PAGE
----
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Re: February 17th Voting GR draft

Sam Hartman wrote:
Would someone mind giving me a few examples of how this works in practice?

Let's say I propose a GR and get seconds and it comes to a vote with
no amendments.

Would the two options on the ballot be my GR and a default option of
more discussion?

I think that, under the proposal as made, this is correct. I think that, as a matter of voting, it should be wrong. I hold the position that there should always be an option to reject, without more discussion, a GR.

When this has been brought up in the past, I believe that it has been recommended that a reject/status-quo amendment be proposed by someone who wants to reject the GR (and gets it seconded) as a way of getting a "reject" option on the ballot. It has also been mentioned that because of the way that GRs are proposed, there is little practical difference between "reject" and "further discussion". I don't agree with either of these.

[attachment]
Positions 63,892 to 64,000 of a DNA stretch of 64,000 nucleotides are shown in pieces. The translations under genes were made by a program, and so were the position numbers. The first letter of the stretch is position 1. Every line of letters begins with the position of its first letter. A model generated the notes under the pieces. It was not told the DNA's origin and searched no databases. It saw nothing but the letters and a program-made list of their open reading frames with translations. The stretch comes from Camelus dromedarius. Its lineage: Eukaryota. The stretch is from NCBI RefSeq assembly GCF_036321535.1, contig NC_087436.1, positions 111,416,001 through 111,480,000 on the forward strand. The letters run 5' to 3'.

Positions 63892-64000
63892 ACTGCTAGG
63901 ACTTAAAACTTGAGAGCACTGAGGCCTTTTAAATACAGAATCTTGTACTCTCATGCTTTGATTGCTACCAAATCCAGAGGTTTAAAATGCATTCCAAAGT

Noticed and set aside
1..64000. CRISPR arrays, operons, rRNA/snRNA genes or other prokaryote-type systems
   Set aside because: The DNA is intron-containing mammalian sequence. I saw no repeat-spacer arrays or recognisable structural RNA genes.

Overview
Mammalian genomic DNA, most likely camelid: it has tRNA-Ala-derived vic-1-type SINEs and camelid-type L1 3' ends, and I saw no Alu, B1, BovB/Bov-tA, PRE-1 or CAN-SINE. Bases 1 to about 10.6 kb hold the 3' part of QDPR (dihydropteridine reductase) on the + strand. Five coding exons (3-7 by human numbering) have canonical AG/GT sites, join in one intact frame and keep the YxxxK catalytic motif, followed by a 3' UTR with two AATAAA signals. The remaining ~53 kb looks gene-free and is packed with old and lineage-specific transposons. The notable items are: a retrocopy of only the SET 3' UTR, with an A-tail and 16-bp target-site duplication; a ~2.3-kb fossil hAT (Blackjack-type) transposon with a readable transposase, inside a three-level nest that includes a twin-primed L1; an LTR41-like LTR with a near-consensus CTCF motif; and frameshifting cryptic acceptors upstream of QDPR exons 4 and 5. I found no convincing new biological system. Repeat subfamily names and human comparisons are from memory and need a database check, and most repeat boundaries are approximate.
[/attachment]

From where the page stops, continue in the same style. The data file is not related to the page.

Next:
I realize this is a simplistic example; my actual question has to do
with how supermajorities work, but answering this question is
sufficient to answer my real question.

Ask your actual question, then.

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